The broken dream
Speed was in the family DNA, but the relentless urge to push limits took Donald Campbell to the final barrier
This January marks 50 years since Donald Campbell took his jet-powered boat Bluebird K7 to Coniston Water to gain another new speed record. He never came back. A new book by Brian de Lara collects together testimonies of Campbell himself, his family, and many who knew him well from the time when he took up his father’s record-breaking mantle to that tragic end, and from it we present here a selection of photographs illustrating one side of Campbell’s drive to set fresh benchmarks – the World Water Speed Record.
Like his father Sir Malcolm, Donald aimed for records on both land and water, but unlike his parent Donald started with boats, taking over Malcolm’s K4 craft hoping to regain the WSR taken from his father in 1950 by American Stanley Sayres. Replacing K4’s unsuccessful jet engine with its previous Rolls-Royce R piston engine resulted in structural failure at 170mph on Coniston Water, so Donald began constructing the far more advanced K7 three-pointer hydroplane. Undeterred by the deaths of John Cobb and Mario Verga in the same quest, Campbell set a new record of 202.32mph in 1955, raising this six times over the next nine years until his mark stood at 276mph. The book’s photos, many unpublished, show the team in action and at rest though this quest.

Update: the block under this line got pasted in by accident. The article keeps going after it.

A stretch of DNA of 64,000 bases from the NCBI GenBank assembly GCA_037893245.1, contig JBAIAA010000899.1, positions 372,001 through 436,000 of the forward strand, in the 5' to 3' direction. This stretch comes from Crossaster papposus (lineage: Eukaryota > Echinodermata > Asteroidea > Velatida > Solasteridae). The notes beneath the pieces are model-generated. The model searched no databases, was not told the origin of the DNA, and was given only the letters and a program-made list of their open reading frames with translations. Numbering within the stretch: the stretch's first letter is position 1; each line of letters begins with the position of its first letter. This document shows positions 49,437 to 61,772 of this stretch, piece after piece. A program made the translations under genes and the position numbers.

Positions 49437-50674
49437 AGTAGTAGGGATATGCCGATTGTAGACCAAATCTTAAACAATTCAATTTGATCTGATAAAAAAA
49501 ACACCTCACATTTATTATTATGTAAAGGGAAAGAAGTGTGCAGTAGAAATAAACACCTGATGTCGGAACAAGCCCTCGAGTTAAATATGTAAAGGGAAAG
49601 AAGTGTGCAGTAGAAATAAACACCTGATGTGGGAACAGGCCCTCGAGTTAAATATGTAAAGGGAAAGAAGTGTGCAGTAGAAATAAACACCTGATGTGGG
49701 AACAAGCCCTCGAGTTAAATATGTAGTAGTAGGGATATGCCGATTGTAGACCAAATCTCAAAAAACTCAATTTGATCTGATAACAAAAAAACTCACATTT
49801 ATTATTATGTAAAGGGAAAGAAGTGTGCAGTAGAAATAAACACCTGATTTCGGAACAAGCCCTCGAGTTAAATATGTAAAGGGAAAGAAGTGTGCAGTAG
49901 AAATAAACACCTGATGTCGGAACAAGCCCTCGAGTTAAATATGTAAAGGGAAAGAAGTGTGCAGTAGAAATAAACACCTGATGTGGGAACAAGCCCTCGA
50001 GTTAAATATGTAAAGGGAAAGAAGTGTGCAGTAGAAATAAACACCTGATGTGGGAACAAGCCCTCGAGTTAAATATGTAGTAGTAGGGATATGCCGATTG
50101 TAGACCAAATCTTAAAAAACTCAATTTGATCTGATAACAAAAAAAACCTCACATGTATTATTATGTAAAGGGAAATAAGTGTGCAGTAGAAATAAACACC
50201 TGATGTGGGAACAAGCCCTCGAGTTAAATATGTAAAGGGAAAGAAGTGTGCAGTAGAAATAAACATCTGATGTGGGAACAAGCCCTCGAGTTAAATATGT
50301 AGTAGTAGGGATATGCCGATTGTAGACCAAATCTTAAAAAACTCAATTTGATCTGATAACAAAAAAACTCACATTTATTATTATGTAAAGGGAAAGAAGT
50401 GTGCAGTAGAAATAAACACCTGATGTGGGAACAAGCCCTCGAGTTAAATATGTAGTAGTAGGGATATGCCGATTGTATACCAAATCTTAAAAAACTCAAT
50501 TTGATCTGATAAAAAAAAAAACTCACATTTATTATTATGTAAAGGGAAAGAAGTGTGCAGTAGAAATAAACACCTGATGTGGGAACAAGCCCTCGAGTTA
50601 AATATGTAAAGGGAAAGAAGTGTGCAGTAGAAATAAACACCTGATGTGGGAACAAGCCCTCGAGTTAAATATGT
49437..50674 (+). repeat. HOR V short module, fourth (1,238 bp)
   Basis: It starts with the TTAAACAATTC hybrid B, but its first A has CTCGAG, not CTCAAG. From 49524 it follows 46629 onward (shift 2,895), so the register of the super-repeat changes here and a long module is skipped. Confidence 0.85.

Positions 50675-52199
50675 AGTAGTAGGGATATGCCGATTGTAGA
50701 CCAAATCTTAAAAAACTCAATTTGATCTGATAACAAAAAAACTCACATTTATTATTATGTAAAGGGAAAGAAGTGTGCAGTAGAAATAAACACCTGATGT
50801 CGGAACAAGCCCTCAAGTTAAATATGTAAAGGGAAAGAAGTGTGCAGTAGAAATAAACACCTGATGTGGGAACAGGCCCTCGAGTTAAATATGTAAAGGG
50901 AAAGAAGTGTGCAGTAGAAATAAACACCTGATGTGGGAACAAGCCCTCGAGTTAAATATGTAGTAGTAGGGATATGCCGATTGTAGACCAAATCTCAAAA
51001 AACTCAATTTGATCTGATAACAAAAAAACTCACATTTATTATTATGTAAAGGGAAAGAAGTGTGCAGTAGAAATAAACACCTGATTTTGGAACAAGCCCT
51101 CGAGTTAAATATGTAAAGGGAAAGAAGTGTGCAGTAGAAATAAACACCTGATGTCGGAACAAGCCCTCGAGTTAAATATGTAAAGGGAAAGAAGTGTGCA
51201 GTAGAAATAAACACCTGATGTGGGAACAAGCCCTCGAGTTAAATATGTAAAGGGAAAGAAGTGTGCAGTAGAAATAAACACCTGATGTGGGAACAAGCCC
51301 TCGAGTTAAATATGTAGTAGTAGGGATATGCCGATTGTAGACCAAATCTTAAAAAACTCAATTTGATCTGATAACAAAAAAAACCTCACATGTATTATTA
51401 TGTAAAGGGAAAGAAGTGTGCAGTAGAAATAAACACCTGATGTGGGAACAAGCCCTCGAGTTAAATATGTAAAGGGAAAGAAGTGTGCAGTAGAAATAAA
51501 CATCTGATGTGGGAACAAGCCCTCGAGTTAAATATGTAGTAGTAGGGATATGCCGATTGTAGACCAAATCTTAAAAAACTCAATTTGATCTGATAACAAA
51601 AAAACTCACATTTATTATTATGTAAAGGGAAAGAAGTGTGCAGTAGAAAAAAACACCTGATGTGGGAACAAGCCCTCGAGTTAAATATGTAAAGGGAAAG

In parallel, the British speed hero built his jet turbine-powered four-wheel-drive CN7 car, hoping to match his father by taking records on land as well as water. A huge crash at Bonneville in 1960, followed by 1962’s attempts in the rebuilt car being repeatedly rained off, led to a shift in public opinion; in the jet age, when anyone with an air ticket could travel faster than Campbell’s targets, heroes now came from popular culture, national pride was no longer centre-stage and the press was vocal and impatient. The fact that Campbell was only breaking his own water record each time began to look indulgent, and the media seemed to imply that the delays with the car were somehow Campbell’s fault.
Though bruised by these pressures, Campbell and his loyal team persisted, finally breaking the Land Speed Record with CN7 at 403.1mph in July 1964 and then, on the last day of that year, taking the jet boat to 276mph – the only man to set both records in the same year. Donald had finally surpassed his old man. Yet it wasn’t enough. Craig Breedlove’s rocket car had already passed Campbell’s wheel-driven record, and the British adventurer could no longer back off. To sustain his public momentum he set of in pursuit of 300mph on water. He surpassed that – with catastrophic consequences.
Donald Campbell: 300+ A Speed Odyssey – his life with Bluebird, by David de Lara, is out now. £30. ISBN: 9780750970082
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